Table 7 summarizes the analyses of the slag samples for the two tests in micrograms (ug) of metal per gram (g) of slag. The actual analyses were performed on both an acid solution obtained by digesting the slag in a solution of aqua regia, a mixture of hydrochloric and nitric acids, and the insoluble portion remaining after the aqua regia digestion. This insoluble portion represented 50% of the slag sample in Experiment No 1 and 54% of the slag sample in Experiment No 2.

                                  TABLE 7__________________________________________________________________________METALS IN SLAG(ug/g)ANALYSES   EXPERIMENT NO 1 EXPERIMENT NO 2ELEMENT    SOLUTION              INSOLUBLE                      SOLUTION                              INSOLUBLE__________________________________________________________________________Aluminum*  97,000  101     92,000  3109Antimony   9       2.36    6       1.86Arsenic    2.5     ND      1.5     0.37Barium     1,260   ND      2,400   54Beryllium  1       --      1       --Bismuth    ND      --      ND      --Boron      170     --      240     --Cadmium    1       ND      ND      NDCalcium*   107,000 ND      103,000 1,428Chromium   350     1.2     220     18.2Cobalt     16      0.1     11.5    0.58Copper     980     ND      640     60Iron*      53,000  70      22,000  1,358Lead       164     --      73      --Lithium    42      --      35      --Magnesium  20,000  ND      24,000  366Manganese* 1,810   0.7     1,100   100Mercury    0.3     ND      0.28    NDMolybdenum 3.5     ND      1.5     NDNickel     62      ND      26      NDPhosphorus*      5,000   --      3,500   --Potassium* 12,800  ND      15,400  539Selenium   ND      ND      ND      NDSilicon*   560     225,630 600     232,223Silver     ND      ND       ND     NDSodium*    43,000  23      37,000  948Strontium  320     ND      280     NDTellurium  ND      ND      ND      NDTin        40      ND      8       NDTitanium*  5,900   677     5,400   964Vanadium   43      0.14    36      2.94Zinc       430     ND      300     13Total ug/g*      349,964 226,506 308,280 241,186% metals in slag      35      23      31      24% of slag sample      50      50      46      54% of total metals      61      39      56      44Gram/tonne refuse      63,715          60,065% of total I/P metals      96.9            97.2__________________________________________________________________________ *The quantities recorded for these metals would increase fairly substantially if they were assumed to exist in their more common oxide form.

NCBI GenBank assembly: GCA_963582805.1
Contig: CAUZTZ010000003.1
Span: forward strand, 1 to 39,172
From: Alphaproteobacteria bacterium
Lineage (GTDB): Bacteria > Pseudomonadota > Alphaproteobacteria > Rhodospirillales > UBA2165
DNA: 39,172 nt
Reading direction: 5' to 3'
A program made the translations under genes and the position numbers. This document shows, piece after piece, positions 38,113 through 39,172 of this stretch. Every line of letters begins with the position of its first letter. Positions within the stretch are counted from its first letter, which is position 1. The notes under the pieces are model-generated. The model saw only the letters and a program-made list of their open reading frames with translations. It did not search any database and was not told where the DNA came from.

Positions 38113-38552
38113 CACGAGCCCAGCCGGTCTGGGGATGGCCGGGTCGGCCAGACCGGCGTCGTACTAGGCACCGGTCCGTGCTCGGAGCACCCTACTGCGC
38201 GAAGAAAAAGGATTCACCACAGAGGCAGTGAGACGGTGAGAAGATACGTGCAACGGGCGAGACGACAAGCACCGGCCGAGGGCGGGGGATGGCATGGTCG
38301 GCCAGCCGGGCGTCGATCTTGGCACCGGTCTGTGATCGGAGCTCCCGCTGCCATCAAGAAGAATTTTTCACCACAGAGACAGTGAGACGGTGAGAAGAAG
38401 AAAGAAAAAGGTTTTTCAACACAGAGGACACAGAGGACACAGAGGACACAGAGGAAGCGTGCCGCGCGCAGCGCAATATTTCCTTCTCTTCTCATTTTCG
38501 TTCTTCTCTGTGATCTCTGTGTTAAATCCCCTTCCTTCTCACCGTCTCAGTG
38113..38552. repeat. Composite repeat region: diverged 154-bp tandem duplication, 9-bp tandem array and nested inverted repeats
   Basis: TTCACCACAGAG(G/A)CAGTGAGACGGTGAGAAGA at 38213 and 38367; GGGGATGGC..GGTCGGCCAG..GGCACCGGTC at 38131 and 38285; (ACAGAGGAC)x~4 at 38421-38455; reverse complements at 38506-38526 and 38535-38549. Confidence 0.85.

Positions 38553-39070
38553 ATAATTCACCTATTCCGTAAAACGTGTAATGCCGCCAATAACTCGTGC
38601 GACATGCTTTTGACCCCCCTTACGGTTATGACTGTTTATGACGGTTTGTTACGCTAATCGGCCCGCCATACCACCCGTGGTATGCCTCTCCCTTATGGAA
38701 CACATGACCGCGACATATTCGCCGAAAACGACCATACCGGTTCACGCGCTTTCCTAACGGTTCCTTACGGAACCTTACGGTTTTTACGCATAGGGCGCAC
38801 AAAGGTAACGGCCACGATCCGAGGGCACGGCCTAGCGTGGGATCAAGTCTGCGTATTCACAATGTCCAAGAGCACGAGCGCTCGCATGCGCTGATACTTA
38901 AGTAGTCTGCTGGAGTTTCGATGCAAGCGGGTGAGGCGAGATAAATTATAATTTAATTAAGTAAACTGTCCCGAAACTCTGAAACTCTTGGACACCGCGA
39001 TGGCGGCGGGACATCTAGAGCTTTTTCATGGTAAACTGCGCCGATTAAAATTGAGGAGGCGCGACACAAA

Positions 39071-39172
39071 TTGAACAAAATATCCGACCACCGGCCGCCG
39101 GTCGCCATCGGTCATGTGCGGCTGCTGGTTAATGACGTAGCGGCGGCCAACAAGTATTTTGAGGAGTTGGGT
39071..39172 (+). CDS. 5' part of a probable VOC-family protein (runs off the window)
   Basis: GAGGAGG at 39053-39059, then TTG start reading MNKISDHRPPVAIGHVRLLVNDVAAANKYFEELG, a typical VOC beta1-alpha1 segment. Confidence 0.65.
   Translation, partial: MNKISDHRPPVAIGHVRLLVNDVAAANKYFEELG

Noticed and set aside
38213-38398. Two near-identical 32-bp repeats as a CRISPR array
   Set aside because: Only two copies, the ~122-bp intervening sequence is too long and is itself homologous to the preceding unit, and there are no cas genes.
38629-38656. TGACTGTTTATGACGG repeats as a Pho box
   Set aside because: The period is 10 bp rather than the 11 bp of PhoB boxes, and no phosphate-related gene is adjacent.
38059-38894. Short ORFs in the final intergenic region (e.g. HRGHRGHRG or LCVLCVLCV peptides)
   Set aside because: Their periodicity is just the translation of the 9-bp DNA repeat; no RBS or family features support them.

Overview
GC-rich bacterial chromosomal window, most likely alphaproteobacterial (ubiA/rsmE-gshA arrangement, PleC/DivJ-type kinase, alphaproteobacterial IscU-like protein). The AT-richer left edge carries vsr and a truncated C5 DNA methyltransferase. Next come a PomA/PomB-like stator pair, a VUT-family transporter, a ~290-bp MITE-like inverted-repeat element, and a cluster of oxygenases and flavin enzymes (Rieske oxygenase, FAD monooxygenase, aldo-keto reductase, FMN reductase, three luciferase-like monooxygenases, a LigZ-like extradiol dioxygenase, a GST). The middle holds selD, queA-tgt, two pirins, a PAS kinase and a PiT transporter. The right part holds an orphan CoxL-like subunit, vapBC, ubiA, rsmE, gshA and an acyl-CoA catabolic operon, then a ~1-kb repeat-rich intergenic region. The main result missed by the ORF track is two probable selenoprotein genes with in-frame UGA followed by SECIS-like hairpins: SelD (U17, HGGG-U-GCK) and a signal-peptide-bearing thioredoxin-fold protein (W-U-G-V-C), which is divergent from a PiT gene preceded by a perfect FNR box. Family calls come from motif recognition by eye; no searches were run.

Slag Leachate

Table 8 summarizes the metals found in the leachate derived from the slag samples in milligrams (mg) of metal per liter (L) of leachate.

                                  TABLE 8__________________________________________________________________________METALS IN SLAG LEACHATE(mg/L)                     ONTARIO                           % OF  QUEBECANALYSES   EXPERIMENT            EXPERIMENT                     REG 309                           ONTARIO                                 REGELEMENT NO 1     NO 2     (7)   REG 309                                 (8)__________________________________________________________________________Aluminum   0.18     0.03Antimony   ND        0.006Arsenic ND       ND       5.0   --/--Barium  0.03     0.1      100.0 0.03/0.1Beryllium   ND       NDBismuth ND       NDBoron   ND       ND       500.0 --/--Cadmium ND       ND       0.5   --/-- 0.1Calcium 3.3      1.15Chromium   ND       ND       5.0   --/-- 0.5Cobalt  ND       NDCopper  0.07     0.09                 1.0Iron    0.57     1.79                 17.0Lead    0.01     0.02     5.0   0.2/0.4                                 0.1Lithium ND       NDMagnesium   0.2      0.15Manganese   0.02     0.01Mercury ND       ND       0.1   --/-- 0.001Molybdenum   ND       NDNickel   0.005   0.01                 1.0Phosphorus   ND       NDPotassium   0.1      0.05Selenium   ND       ND       1.0   --/--Silica  1.16     0.68Silver  ND       ND       5.0   --/--Sodium  0.1      1.3Strontium   ND       NDTellurium   ND       NDTin     ND       NDTitanium   ND       NDVanadium   ND        0.015Zinc    0.05     0.02                 1.0__________________________________________________________________________